Tuesday, 22 Sep 2020

Coronavirus cases, deaths on the rise in Brazil and Mexico

Latin America’s worst-affected countries struggle to curb the spread of COVID-19 as governments push to reopen economy.

Coronavirus cases and deaths continue to climb in Latin America’s worst-affected countries, especially in Brazil and Mexico.

At least 572 deaths were registered in Brazil over the past 24 hours, health authorities said on Monday, taking the death toll to 101,049 in the world’s second-hardest hit nation by the virus.

The total number of cases in the country has surged past 3.35 million, including nearly 2.12 million recoveries. 

In Mexico, the death toll of nearly 53,000 has had 292 additions over the past 24 hours, according to the health ministry. The number of coronavirus cases climbed by 4,376 to 480,278, ministry data showed.

Latin America has emerged as the epicentre of the pandemic, according to the World Health Organization (WHO), with Peru, Colombia and Chile among the worst-affected nations.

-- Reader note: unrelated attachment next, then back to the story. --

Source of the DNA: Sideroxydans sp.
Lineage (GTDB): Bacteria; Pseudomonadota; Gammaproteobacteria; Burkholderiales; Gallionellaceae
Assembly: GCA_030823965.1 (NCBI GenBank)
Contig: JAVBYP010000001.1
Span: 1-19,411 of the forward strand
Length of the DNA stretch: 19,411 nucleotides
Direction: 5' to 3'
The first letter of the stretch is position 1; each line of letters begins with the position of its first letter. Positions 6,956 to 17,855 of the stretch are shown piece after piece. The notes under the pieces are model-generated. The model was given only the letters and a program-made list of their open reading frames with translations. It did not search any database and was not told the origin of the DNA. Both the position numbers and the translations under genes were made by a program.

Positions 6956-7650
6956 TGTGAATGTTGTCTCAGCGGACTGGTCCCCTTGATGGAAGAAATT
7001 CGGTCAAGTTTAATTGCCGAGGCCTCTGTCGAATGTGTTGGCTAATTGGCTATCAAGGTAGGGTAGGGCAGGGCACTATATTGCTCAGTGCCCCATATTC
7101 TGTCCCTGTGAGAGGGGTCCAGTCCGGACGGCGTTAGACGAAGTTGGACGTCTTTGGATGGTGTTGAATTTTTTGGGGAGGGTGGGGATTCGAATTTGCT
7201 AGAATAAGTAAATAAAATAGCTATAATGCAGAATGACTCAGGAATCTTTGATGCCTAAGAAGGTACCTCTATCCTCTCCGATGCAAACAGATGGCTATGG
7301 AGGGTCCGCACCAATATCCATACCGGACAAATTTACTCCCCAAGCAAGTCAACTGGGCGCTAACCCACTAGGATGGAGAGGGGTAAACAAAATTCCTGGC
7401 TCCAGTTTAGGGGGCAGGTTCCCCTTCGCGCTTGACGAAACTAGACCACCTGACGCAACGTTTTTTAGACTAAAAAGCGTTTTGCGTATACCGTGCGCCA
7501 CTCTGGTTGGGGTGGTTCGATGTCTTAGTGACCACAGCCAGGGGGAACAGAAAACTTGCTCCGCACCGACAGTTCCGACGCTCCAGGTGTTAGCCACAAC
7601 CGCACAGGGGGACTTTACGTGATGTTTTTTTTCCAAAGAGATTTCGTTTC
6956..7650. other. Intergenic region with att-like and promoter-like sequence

Meanwhile, the spread of the virus is overwhelming hospitals in Brazil and crippling South America’s biggest economy, with millions out of work due to lockdowns and restrictions. 

Last week, the country set a daily record for new coronavirus cases and related deaths.

Fatalities have been ticking upwards for five straight weeks as the virus spread into new regions, with daily deaths averaging more than 1,000.

Brazilian President Jair Bolsonaro, who himself tested positive for COVID-19 last month but has now recovered, has downplayed the gravity of the pandemic and strongly opposed lockdown restrictions imposed by local officials.

Public health experts have raised the alarm, saying that Brazil still has no coordinated plan to fight the pandemic, as many officials focus on “reopening”, which is likely to boost the spread of the disease and worsen the outbreak.

When it comes to deaths per 100,000 inhabitants, Mexico is 13th worldwide, based on official data.

The death toll far exceeds the range of between 6,000 and 30,000 projected by the government of President Andres Manuel Lopez Obrador in February.


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